Despite Soviet warning - a quiet dissident works on

The gentlest Soviet dissident sits in the tiny study he shares with his books and house plants, and says: ''Let the police arrest me. I would not be against going to jail. . . .''

Historian Roy Medvedev, fresh from a high-level warning to cease ''anti-Soviet'' activity, speaks without bitterness or bravado. About himself, as about Stalinism (the major subject of his writings), he is always detached, quiet, academic, almost shy. He peers through thick glasses. His face is open and childlike, his hair gray and thinning.

He is 57 years old, 44 years since the Stalinist police took away his father forever, some 12 years since his twin brother was briefly confined in a mental ward, nine years since the brother was in effect exiled to the West.

Alone among major dissident figures, he has argued that Soviet reform can come quietly, from within, that the system will democratize itself, that pressure from the West is meanwhile counterproductive. He was once a Communist Party member and is still a Marxist. He has never been arrested or exiled.

He is the lonely, loyal opposition, seemingly protected in part by officials who think lonely, loyal opposition is needed. ''I have many friends,'' he says, ''in all areas of Soviet society.

''And I hope I shall be safe.''

Meanwhile, he suggests, he will keep writing for publication overseas books and articles, history and political commentary, that the authorities will not publish here. ''This is my life,'' he says. And at least so far, he continues to receive foreign journalists who stop - 15 minutes out Leningradsky Boulevard on the way to Moscow airport - at his small, nondescript apartment.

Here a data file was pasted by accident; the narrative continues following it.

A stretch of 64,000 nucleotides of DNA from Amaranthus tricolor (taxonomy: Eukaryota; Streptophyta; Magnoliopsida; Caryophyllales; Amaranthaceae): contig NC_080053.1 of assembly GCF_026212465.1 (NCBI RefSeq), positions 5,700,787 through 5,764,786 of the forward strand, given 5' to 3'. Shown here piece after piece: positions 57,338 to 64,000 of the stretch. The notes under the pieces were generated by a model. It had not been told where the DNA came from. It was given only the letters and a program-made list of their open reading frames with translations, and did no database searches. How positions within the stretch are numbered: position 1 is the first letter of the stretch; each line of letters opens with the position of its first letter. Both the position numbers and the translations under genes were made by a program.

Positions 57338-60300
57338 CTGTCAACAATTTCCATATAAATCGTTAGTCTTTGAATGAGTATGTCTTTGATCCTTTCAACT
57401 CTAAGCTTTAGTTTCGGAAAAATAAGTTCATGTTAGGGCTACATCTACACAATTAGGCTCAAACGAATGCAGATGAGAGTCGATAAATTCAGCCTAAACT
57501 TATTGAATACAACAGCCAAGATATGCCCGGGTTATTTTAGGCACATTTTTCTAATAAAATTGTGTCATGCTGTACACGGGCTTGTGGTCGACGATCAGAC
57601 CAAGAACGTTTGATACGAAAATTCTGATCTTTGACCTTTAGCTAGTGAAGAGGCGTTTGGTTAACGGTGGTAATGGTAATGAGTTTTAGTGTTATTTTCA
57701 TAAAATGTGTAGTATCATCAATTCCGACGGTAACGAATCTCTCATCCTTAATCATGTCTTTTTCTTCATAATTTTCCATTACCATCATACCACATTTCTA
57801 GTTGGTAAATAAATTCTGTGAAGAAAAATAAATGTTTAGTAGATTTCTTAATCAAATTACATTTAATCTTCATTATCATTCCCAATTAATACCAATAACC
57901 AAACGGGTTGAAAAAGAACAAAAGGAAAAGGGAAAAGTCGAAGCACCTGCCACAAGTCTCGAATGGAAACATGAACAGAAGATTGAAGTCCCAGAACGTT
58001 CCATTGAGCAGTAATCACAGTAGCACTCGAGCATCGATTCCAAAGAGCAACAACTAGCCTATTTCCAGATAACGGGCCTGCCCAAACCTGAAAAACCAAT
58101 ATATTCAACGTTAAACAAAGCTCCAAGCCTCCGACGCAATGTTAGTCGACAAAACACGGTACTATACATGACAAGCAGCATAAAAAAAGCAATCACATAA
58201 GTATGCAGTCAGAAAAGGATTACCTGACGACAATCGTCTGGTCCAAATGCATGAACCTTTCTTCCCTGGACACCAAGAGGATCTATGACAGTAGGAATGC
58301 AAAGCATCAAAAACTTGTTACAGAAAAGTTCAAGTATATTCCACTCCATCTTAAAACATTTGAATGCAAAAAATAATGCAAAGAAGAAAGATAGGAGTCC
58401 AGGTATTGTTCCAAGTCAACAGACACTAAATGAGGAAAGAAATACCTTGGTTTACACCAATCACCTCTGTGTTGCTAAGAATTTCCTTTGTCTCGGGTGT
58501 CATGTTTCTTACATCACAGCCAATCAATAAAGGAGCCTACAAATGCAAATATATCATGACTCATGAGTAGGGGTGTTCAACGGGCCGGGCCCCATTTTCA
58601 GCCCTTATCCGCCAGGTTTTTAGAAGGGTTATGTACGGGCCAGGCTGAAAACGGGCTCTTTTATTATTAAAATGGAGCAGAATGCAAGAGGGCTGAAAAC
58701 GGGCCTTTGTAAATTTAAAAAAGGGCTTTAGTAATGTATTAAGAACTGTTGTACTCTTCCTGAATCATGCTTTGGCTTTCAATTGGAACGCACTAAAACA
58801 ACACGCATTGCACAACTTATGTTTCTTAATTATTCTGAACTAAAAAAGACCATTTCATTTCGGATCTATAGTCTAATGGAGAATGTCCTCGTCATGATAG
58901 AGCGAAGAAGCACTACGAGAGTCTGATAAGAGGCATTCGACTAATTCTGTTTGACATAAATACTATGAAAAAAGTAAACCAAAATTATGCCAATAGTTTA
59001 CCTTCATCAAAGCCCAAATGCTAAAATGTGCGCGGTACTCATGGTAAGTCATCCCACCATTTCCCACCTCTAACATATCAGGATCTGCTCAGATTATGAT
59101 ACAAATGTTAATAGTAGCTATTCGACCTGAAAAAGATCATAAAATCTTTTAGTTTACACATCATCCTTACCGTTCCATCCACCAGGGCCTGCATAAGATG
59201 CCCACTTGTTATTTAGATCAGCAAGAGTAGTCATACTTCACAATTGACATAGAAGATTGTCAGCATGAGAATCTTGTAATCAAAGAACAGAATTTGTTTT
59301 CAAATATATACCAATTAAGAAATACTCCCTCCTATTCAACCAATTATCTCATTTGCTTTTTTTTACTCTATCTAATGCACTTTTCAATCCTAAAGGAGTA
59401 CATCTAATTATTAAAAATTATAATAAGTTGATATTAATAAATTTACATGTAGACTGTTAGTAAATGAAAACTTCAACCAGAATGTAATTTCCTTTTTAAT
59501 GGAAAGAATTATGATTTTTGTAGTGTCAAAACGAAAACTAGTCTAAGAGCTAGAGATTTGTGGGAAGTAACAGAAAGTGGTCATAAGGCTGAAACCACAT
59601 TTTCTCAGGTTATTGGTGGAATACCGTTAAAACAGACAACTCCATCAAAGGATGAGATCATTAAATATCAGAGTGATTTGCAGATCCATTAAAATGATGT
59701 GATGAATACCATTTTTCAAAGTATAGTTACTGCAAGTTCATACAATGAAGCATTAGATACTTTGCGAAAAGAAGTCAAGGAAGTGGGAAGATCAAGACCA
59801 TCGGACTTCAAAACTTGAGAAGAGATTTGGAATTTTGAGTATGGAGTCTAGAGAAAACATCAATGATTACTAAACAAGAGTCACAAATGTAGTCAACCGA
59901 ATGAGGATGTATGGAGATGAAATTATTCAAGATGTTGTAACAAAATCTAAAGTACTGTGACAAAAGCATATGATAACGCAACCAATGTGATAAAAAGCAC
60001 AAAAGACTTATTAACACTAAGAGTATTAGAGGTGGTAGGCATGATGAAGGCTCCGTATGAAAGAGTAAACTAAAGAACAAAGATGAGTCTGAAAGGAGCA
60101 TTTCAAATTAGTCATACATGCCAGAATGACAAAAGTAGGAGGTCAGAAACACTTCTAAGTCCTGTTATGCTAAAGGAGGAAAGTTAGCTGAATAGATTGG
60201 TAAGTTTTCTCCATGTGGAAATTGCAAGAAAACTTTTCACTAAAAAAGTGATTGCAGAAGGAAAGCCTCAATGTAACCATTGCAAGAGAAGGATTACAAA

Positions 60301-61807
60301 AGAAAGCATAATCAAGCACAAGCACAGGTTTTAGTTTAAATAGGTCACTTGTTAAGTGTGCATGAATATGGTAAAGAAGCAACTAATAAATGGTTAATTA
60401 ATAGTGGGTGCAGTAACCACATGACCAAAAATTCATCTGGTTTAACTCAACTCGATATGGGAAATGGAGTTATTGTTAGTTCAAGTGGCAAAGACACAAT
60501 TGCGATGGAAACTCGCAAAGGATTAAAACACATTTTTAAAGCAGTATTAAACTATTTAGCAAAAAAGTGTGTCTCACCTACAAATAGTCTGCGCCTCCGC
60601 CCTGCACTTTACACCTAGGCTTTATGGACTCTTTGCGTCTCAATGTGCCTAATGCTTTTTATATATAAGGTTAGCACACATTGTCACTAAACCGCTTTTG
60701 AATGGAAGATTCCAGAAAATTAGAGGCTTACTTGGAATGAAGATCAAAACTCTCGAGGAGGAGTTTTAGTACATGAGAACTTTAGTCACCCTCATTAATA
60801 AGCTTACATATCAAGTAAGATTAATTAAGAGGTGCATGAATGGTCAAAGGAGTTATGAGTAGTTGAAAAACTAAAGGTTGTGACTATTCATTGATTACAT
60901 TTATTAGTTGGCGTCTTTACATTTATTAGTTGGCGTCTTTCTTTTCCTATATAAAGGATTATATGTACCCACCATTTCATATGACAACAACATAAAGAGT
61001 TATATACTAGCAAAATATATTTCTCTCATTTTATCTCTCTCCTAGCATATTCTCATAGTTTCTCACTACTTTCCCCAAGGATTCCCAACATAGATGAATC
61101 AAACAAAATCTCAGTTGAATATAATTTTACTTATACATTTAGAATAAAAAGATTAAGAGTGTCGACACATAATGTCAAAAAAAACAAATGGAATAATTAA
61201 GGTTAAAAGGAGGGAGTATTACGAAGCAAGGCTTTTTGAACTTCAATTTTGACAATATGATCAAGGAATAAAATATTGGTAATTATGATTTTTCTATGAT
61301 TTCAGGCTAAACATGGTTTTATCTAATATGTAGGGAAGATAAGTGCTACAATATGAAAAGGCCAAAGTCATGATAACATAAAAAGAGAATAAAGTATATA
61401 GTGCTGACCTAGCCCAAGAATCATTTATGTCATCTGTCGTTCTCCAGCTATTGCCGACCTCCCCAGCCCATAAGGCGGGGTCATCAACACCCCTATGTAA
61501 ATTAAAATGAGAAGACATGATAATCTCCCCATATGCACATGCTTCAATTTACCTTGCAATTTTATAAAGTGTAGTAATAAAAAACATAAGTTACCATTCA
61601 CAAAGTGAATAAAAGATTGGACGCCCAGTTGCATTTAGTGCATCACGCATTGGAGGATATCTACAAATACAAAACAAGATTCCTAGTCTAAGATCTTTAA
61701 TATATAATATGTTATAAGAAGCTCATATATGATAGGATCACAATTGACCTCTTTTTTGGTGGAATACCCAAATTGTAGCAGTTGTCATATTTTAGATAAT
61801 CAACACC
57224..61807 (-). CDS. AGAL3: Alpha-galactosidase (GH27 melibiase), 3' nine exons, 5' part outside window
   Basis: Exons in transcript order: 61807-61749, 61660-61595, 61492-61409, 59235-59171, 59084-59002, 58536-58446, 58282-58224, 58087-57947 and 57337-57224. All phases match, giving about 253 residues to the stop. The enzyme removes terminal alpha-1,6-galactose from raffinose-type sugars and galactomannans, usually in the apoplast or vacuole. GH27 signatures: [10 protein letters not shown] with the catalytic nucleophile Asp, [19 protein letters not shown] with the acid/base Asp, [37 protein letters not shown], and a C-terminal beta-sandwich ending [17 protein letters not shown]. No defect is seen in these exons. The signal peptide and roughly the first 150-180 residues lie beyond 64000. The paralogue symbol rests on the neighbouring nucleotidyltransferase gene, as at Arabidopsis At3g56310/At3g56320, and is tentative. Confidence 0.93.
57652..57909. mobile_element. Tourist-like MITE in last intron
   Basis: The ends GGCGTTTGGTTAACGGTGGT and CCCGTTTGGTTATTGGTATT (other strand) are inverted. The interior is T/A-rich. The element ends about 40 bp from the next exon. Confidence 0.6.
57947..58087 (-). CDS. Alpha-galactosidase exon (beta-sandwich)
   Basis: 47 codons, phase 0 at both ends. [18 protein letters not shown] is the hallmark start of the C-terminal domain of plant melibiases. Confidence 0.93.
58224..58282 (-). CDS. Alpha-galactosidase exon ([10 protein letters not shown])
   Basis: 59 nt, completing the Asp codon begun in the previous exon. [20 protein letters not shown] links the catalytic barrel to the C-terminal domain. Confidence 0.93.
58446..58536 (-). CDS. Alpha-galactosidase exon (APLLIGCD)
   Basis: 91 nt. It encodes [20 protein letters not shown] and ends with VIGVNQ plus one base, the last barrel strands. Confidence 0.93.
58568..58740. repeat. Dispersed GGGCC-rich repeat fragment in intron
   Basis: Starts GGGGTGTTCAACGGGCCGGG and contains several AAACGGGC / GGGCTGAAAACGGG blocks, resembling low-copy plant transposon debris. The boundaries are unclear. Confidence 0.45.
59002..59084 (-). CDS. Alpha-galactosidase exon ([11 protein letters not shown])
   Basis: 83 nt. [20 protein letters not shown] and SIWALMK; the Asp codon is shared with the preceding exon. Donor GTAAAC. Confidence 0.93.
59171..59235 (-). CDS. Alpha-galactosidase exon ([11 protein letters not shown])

''Yes, I still believe reform of our system is possible,'' he says.

''People like to say our system is rigid. But in a way it is flexible. It was different under Stalin, under Khrushchev, under Brezhnev. It may be different under Andropov.

''But this reform comes only under pressure. There are two kinds of pressure: whether under rough economic conditions, such as in Poland or, presently, in China; or under the pressure of the people.

''Maybe none of this change will come quickly, maybe not until the 21st century. But reform will come, of this I have no doubt. . . .

''Maybe if the Soviet Union were the only country in the world, the system could stay perfectly unchanged for the next 20 years. But there are other countries, including America.

''There is, inevitably, competition, a process of keeping pace with economic change, a process that forces the people at the top to move ahead.

''And this requires political change, sooner or later.''

Mr. Medvedev believes he can play his own, small part in the process: not, he suggests, by forming or joining dissident groups systematically undone by the authorities, not by being ''anti-Soviet,'' simply by detached and untiring comment on ways in which the men who rule his nation fall short of the ideals they publicly espouse, by recording for the future his nation's past and present.

''I work alone. In our system, it is better to work alone.''

The warning from the Moscow prosecutor's office to opt for more ''socially useful'' activity has provided a reason for stock-taking.

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